Miami a No. 1 seed? Matchup with UNC is key

They came off an emotional win over Florida State. North Carolina was just around the corner. A 9 p.m. start. They played most of the first half without their best player – Sheldon McClellan – and all of the game without a player many feel is the country’s best sixth man – Ja’Quan Newton.

The Miami Hurricanes trailed by one point at halftime Wednesday night. They won by 16, 65-49.

Yes, the past few games haven’t been pretty but Hurricanes’ fans will gladly take winning ugly.
And with Penn State beating No. 4 Iowa and Texas Tech topping No. 3 Oklahoma on the same night the Hurricanes won, there are few givens. And with Duke beating the Tar Heels, Saturday’s game is for first place in the ACC.

“Carolina is a unique place,” Miami coach Jim Larranaga said. “The Dean Dome is special, 23,000 fans yelling, everyone wearing power blue. “But it is a game.”

It is and it isn’t.

The Hurricanes are way beyond “bubbledom”. They have one of the best RPIs in the country, they’ve been solid throughout the year and they’ve beaten Duke, Utah and Notre Dame, teams that likely will be top-five seeds in the NCAA Tournament.

“We know what we’re chasing, we want to win,” forward Kamari Murphy said.

If they’re chasing a No. 1 seed, then Saturday is a must win. Miami’s best road win was Sunday at Florida State, a bubble team. In their toughest games away from home, the Hurricanes lost to Virginia and Clemson, another bubble team. They are 5-3 in true road games.

If the Hurricanes win Saturday and then take two of three against Virginia, Louisville and Notre Dame and take the ACC postseason title, a No. 1 seed is well within reach. Unlike last year, everybody this season has at least three losses. Nobody is running away with those coveted No. 1s. In Friday’s RPI, the Nos. 2-5 teams were Villanova, Oregon, Oklahoma and Xavier.

Imagine those four being on the top line.

If Newton can go Saturday, putting Miami at full strength, it’ll be one of those, what-have-we-learned-about-this team contests.

But we have learned a lot so far in the past couple of weeks. Miami has been resourceful. Topping Pittsburgh 65-63 on a tip in by point guard Angel Rodriguez. Edging FSU 67-65 despite not making a field goal for the final 4:23. Beating Virginia Tech 65-49 despite playing without Newton (medical condition) and only getting 24 minutes from Sheldon McClellan because of first-half foul trouble.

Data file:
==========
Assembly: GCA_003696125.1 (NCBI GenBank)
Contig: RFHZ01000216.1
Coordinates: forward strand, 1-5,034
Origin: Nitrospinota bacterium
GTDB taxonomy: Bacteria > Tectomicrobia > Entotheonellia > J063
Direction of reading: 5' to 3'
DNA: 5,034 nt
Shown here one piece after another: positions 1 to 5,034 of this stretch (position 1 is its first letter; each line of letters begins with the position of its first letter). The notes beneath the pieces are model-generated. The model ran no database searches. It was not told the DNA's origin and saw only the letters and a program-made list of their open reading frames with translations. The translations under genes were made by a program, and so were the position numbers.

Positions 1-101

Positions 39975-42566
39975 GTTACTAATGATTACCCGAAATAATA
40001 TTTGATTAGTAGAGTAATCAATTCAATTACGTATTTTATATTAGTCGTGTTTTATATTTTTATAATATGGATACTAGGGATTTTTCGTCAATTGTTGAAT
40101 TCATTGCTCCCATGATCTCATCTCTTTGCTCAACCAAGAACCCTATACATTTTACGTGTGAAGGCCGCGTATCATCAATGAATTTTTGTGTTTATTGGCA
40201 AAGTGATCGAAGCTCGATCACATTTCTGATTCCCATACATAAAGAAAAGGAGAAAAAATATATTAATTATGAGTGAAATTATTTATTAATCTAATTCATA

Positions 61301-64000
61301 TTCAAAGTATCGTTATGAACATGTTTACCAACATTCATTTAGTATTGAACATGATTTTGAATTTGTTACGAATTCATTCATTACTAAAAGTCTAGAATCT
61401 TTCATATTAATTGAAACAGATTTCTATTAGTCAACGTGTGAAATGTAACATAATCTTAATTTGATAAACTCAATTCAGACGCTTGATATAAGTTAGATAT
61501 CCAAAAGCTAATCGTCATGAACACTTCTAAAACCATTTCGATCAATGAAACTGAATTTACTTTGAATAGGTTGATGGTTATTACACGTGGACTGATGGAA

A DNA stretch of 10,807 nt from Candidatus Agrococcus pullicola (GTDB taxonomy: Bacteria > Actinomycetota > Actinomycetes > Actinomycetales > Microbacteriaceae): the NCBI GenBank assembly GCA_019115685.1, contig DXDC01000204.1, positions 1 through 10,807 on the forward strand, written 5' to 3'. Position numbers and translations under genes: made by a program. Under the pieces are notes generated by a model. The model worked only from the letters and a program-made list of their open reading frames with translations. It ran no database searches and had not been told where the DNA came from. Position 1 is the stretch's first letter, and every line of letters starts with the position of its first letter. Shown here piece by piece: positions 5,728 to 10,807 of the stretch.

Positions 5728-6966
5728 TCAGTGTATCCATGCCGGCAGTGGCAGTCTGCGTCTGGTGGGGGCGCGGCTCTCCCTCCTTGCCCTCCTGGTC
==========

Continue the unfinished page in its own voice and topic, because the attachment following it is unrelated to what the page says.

After settling for 3-pointers in the first half, Miami attacked in the second half and shot 68 percent. Trailing 22-21 at halftime, the Hurricanes went on a 14-2 run to start the second half. “We put the ball inside and got to the foul line,” Larranaga said. “In the second half, we immediately did it and got control of the lead.”

Executing the game plan is an area Larranaga said has been a strength this season for the most part.
Where he’s seen the most growth the past couple of weeks is in defense and rebounding, an area that’ll be severely tested by the Tar Heels and their athleticism.

In comparing this year’s Miami team to last year’s, Virginia Tech coach Buzz Williams said, “More experienced. … They have refined niches because of that experience.” Williams was at Marquette when it ended one of the best seasons in Miami history in a 2013 regional semifinal.

Williams said the Hurricanes not quite as big and less reliant on ball screens than they have been in the past, which means this team is less predictable, less reliant on one person. Miami never has been to regional final, much less a Final Four. Saturday’s game – while not a tell all on the Hurricanes – will give us a decent idea if they can break through to that barrier this season.